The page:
baby name RobertThe baby name Robert held the top spot for years. Even as it has fallen out of favor, it remains polished and traditional, a strong choice for a son.


It’s easy to see the roots of the baby name Robert in Germanic Hrodebert – bright fame.

There’s a similar name in Old English, so when the Normans brought Robert to England, the two merged.

It’s been in heavy rotation, a favorite for boys in English, from the Middle Ages to the present day.


It feels impossible to list every famous bearer of the name Robert, but a few stand out.

The early saint Robert served as the first bishop of Salzburg, Germany around the year 700. (Though he’s often called Rupert.)

Robert the Bruce restored independence to Scotland during his reign as king in the early 1300s. Then came Rob Roy, an early 1700s Scottish outlaw in the key of Robin Hood, who became a folk hero.

Poets Burns, Browning, and Frost take the name in a literary direction.


No surprise, then, that Robert ranked in the US Top Ten in the early twentieth century.

By 1924, it reached the #1 spot, unseating John. It remained there until 1939.

That puts Robert in an elite fraternity. Only eight names have ever ranked #1 for boys in the US: John, James, David, Michael, Jacob, Noah, Liam, and Robert. Until Liam reached the top spot in 2017, Robert was the only non-Biblical boy name to rank #1 in the US.

That means, of course, that the famous Roberts don’t stop with the history books.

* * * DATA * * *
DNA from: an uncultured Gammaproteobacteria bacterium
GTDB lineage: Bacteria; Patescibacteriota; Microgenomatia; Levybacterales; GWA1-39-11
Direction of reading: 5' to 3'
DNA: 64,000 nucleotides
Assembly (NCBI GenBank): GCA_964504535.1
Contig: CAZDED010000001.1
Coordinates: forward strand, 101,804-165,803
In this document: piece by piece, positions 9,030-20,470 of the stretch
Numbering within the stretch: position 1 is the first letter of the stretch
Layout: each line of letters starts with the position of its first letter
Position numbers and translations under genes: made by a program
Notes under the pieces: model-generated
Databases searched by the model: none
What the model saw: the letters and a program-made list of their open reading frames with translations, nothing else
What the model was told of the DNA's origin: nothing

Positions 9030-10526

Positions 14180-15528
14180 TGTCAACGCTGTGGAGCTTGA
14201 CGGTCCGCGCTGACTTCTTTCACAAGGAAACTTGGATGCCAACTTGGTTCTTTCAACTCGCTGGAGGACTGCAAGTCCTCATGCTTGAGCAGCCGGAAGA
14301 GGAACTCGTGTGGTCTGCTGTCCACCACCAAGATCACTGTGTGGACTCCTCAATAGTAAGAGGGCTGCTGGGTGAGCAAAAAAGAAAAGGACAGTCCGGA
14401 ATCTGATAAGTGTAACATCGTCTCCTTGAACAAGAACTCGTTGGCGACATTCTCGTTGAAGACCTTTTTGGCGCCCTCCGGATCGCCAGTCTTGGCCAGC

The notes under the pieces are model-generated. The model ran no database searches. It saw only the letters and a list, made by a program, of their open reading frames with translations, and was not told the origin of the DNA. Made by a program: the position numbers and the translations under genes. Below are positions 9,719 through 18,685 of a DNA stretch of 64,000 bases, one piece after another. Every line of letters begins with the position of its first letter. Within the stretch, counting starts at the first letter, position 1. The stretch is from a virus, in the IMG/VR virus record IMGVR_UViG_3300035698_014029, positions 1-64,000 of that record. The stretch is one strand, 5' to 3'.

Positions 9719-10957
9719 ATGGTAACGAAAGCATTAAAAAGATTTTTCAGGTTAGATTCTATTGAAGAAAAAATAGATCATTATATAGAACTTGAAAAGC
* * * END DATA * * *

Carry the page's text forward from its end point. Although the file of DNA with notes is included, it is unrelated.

There’s also actors Redford, De Niro, and Downey. Athletes and musicians abound.


It’s easy to miss some uses of the baby name Robert, because we know them almost exclusively by a nickname. Bobby Kennedy comes to mind; so do Bob Ross, Bob Dylan, and Bob Marley.

The baby name Robert also shortens to Robin – as in Hood – as Rob and Robbie. The latter two seem a little more current than Bob today, but they all work.

In less conventional nickname options, Robert also shortens to Bertie and Bert, as well as rising favorite Bo.


All of this makes for a rock solid traditional name. But after so many years of heavy use, Robert has fallen out of favor. As of 2018, it stands at an all-time low of #71. Names including Owen, Mason, and Wyatt might be relative newcomers, but they’re all more popular than Robert these days.

But here’s the thing: classic names are subject to trends, even if they’re never trendy. The baby name Robert remains a Top 100 pick, meaning it will remain a reliable choice for a boy.

If you’re frustrated that every kid you know is called Henry, James, or William, then Robert might be the logical substitute. Bob sounds like your great-uncle, but Robbie and Rob are far more contemporary.

Would you consider the baby name Robert for a son?

First published on June 24, 2011, this post was revised substantially on July 10, 2020.

About Abby Sandel

Whether you're naming a baby, or just all about names, you've come to the right place! Appellation Mountain is a haven for lovers of obscure gems and enduring classics alike.

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